In the years after China’s “Liberation” (as an aside, China’s “liberation” should always be used with quotation marks) a steady stream of leftist visitors paid court to Mao Zedong’s PRC and came away enthusiastically repeating CCP propaganda. Likewise, there were many “useful idiots” on the right who returned from stage-managed tours of Taiwan evangelical in their praise of Chiang Kai-shek and his “Free China” (once again quotation marks are required, as it was neither “free” nor “China”).
One of my favourite of these propaganda accounts is a forgotten book called Flight to Formosa, (1958) by Frank Clune (1893–1971), a staggeringly prolific Australian travel writer and popular historian. Clune, who churned out bestsellers from the 1930s through to the 60s, came from a poor family of Irish stock. Leaving school at fifteen, he lived an adventurous vagabond life, which would provide the material for his memoir Try Anything Once (1933), its success starting him on a writing career of sixty-six books in thirty-seven years.
Flight to Formosa, the last of his foreign travel books, details a five-week trip around the country in winter. The sub-title gives a strong hint of the flavor: “A Holiday and Fact-finding Tour of Nationalist China’s Fortress of Freedom and the Ports of Hong Kong and Macao.” I love the odd mix of informality and earnestness of “A Holiday and Fact-finding Tour,” and the phrase “Fortress of Freedom” accurately predicts that alliteration will be more prevalent than nuance. Clune says he was in Taiwan “to find out the facts, by independent investigation on the spot.” The veteran of Gallipoli (wounded and invalided home) was angry that despite Australian troops fighting the Chinese Communists in Korea only five years earlier, newspapers were running “puff pieces” on the PRC and maligning the ROC.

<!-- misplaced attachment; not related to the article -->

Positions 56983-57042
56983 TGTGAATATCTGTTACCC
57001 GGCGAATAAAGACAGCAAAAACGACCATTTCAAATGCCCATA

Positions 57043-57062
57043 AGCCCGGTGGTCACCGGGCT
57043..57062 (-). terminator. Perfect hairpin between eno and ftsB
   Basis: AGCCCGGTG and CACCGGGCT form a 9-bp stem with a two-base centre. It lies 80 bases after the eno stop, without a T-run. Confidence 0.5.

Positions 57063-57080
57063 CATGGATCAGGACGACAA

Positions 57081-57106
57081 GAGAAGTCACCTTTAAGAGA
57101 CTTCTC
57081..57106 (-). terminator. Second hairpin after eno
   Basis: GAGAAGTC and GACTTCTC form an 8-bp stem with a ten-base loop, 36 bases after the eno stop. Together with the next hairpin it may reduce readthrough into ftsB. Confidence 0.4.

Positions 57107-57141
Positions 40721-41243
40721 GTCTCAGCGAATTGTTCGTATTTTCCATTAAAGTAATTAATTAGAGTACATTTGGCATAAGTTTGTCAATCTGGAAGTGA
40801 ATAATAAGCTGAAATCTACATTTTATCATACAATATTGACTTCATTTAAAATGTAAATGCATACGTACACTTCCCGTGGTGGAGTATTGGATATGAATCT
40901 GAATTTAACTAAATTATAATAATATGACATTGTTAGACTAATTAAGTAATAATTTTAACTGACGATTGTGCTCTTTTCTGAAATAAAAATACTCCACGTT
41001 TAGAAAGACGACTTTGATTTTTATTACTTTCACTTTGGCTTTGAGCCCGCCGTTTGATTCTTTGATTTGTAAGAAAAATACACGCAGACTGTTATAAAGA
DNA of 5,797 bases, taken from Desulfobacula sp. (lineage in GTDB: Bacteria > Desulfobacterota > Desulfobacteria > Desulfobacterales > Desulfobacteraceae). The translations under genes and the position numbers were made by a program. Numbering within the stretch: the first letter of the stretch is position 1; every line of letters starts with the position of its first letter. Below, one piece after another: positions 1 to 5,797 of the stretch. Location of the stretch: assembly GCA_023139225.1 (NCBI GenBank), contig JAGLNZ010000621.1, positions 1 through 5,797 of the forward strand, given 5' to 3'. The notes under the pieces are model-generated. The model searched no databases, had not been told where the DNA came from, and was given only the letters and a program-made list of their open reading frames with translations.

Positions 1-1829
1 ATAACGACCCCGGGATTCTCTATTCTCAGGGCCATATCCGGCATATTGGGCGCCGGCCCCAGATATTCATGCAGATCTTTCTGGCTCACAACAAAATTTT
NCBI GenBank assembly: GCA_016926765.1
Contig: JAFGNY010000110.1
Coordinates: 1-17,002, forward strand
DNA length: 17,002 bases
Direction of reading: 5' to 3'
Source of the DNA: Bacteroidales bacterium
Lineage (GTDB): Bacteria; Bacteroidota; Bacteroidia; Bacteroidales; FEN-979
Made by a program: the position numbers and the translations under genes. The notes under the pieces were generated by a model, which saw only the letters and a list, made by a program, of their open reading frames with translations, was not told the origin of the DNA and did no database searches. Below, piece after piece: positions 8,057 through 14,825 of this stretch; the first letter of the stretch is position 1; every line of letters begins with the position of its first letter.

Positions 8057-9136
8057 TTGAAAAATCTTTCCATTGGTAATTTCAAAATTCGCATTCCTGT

Clune travelled to Taiwan with his wife, “an extra pair of eyes, observing things from the feminine angle” and also providing some comedy in the role of the hapless tourist reacting to exotic colour such as a terrifying pedicab ride. The couple were met at Taipei airport by Sampson C. Shen, the director of the Government Information Office (GIO), and driven to the Friends of China Club (on Hwai-ning Street), the usual accommodation for foreign correspondents, and where the character Barton stayed in Vern Sneider’s A Pail of Oysters.